NEW DELHI: The last month has been particularly brutal as a wave of terror attacks -- from Orlando to Medina -- have claimed over 300 lives. The last month has also been the holy month of Ramadan -- a time of peace, restraint and reflection.

In the last week alone, terror attacks in Jeddah, Medina, Baghdad, Dhaka, Kabul and Istanbul have claimed over 200 lives. On Monday, bombing rocked three cities across Saudi Arabia, including near the Prophet’s Mosque in the holy city of Medina. Although no group claimed responsibility, many have pointed a finger to the Islamic State -- as the group is known to have carried out attacks in Saudi Arabia in a bid to challenge the country’s monarchy. The Medina attack struck the security office of the mosque where the Prophet Muhammad is said to be buried. Four security officers died in the attack, Al Arabiya said, in addition to a suicide bomber. The attack is a direct challenge to the Kingdom’s ruling elite.

Another attack took place in Qatif at a Shiite mosque; no one but the attacker was killed. The third attack was near the United States consulate in Jeddah, when security officers confronted a man acting suspiciously causing him to detonate explosives, killing himself and wounding two guards reported the state-run Saudi Press Agency.

The other attacks in the last week have included over 160 people killed in suicide bombings in Baghdad, 28 killed as gunmen stormed a cafe in Dhaka, 37 killed in a twin suicide attack targeting a convoy of buses carrying Afghan police cadets outside of Kabul, and 41 killed in an attack on Istanbul’s main international airport.

Several of these attacks were claimed by the Islamic State -- namely Baghdad, Istanbul and Dhaka, and although these claims need to be taken with a pinch of salt, all the attacks were carried out by extremists in the name of religion, on the people belonging to the same faith they claim to uphold.

Following the attack on the Holey Artisan Bakery in Dhaka, the country’s Prime Minister Sheikh Hasina made a statement pointing to the fact that Ramadan -- or Ramzan as it is known in South Asia -- is meant to be a time of peace and restraint, and not violence. “What kind of Muslims are these, who are killing other humans during Ramzan?” Hasina said. The statement was widely quoted.

Hasina has a point. Ramzan is traditionally viewed as the most holy of months in the Islamic calendar. For 30 days, Muslims all over the world abstain from food and drink during sunlight hours -- with the action symbolic of temperance, penance, reflection and restraint.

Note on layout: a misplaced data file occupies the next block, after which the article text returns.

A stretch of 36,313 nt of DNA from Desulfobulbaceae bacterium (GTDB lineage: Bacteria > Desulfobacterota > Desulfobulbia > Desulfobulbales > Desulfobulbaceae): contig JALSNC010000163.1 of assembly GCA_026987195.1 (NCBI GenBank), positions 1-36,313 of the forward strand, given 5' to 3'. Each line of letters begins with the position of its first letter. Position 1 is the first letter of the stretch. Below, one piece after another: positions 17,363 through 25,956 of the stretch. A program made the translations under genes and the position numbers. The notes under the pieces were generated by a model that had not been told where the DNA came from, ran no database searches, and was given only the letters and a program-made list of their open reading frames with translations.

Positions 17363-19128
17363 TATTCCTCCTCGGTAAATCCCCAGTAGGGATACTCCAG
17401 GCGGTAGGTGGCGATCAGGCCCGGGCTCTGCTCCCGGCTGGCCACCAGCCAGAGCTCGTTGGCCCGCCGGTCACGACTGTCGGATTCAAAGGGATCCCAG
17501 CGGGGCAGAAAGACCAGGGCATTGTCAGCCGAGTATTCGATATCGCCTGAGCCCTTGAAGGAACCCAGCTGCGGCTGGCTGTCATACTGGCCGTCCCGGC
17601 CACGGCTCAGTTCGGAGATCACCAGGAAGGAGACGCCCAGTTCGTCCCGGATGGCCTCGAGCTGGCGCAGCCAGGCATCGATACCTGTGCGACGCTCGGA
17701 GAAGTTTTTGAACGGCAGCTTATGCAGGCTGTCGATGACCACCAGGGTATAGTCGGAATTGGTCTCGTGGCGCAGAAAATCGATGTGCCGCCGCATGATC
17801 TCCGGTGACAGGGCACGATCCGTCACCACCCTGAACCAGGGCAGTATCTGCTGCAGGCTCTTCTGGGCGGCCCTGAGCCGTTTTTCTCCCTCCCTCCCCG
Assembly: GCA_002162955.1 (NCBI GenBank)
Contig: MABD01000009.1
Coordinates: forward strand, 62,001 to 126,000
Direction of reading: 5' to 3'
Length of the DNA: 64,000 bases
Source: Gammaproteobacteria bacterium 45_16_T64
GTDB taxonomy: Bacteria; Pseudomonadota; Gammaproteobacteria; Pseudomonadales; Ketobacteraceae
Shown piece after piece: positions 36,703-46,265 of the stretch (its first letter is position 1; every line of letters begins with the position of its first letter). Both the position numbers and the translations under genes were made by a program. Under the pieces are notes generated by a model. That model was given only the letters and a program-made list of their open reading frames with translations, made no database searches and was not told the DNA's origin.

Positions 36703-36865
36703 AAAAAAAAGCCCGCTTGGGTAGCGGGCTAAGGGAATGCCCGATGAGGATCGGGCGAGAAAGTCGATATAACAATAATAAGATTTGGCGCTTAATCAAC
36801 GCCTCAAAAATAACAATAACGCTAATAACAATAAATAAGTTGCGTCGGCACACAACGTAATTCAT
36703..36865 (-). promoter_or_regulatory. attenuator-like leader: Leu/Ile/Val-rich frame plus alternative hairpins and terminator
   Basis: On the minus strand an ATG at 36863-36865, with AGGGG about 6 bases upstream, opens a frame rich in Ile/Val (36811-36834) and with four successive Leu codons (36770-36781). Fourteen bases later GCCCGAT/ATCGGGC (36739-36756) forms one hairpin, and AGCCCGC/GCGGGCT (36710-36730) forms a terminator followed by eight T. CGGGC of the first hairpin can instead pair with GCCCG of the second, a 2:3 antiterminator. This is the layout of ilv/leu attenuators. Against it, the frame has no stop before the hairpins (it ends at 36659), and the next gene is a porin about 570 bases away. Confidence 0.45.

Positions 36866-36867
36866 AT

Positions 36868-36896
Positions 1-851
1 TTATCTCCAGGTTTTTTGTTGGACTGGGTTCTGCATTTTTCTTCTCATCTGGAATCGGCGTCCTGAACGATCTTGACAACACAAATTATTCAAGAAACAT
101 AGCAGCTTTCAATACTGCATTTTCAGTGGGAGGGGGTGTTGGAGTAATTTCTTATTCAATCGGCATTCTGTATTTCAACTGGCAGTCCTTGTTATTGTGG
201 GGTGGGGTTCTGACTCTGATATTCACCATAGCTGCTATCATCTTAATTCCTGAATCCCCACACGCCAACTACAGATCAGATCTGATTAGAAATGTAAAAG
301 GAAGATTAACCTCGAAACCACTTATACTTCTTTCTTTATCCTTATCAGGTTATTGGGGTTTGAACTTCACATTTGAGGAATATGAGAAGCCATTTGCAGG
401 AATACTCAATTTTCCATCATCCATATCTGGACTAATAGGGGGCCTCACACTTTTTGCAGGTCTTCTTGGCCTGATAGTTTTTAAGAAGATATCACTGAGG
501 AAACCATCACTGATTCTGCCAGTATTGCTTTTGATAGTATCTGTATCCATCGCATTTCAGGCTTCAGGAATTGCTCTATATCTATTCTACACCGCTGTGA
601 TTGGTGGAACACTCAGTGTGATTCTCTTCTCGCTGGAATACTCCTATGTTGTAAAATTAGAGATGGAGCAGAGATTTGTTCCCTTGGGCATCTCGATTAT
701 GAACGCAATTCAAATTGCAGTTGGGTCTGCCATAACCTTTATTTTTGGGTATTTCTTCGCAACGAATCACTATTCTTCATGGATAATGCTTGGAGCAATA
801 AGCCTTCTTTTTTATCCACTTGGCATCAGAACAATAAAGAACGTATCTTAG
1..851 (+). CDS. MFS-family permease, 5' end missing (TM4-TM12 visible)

In sharp contrast to how the majority of the Muslim world views Ramadan as a time for penance and reflection, extremists see it as a month of conquest and plunder.

As is invariably the case of all forms of extremism, the teachings of the religion they claim to uphold are conveniently distorted to suit this above view of millenarian war against civilisation.

Recently, al-Qaeda's official chapter in Syria, the Nusra Front, went as far as describing Ramzan as “a month of conquests.” As the month approached, spokesperson Abu Mohammed al-Adnani told supporters around the world; "Get prepared, be ready to make it a month of calamity everywhere for the non-believers... especially for the fighters and supporters of the caliphate in Europe and America."

The key point above is the description of Ramzan as a “month of conquest” and not as a month of peace and temperance -- which is how the majority of the Muslim world views it.

As Shiraz Maher points out, the teachings of Islam are conveniently distorted -- with the belief in Ramadan as a Holy Month of War being traced to the Battle of Badr. The Prophet waged this war during the month of Ramadan in 624. Eight years later, he conquered Mecca during the month of Ramadan.

Extremists use this to fuel the radical belief that war is also an act of prayer. In the extremists view of Islam, war is seen as an act of worship alongside ordinary ritual acts.

This is elucidated in a statement made by Abdullah Azzam -- a man often referred to as the father of modern jihad as he ed the original Arab foreign fighters in Afghanistan during the 1980s -- that "neglecting jihad is like abandoning fasting and praying." He elaborated later, “ "jihad is the most excellent form of worship, and by its means the Muslim can reach the highest of ranks [of paradise]."

It is this misinterpretation that fuels acts of terror across the world -- with jihad being seen as an act of worship. This also explains why during the Holy Month of Ramadan, militants who claim to uphold Islam are able to rationalise a step up in violence -- targeting people for whom the month means something entirely different.

The above, albeit superfluously, represents the crisis in modern Islam -- where extremist interpretations of various concepts of Islam are wholly divorced from normative understandings.

For the vast majority of the Muslim world -- Ramadan is a time of peace, reflection, temperance and most certainly not war. For the extremists -- the very act of war is integral to the ritual conception of Ramadan, thereby justifying the spike in violence and bloodshed across the world.

It is worth reiterating that almost all of the 300 people killed in the name of Islam in the last month were Muslims in Muslim countries. That fact alone demonstrates the crises that is engulfing the world today.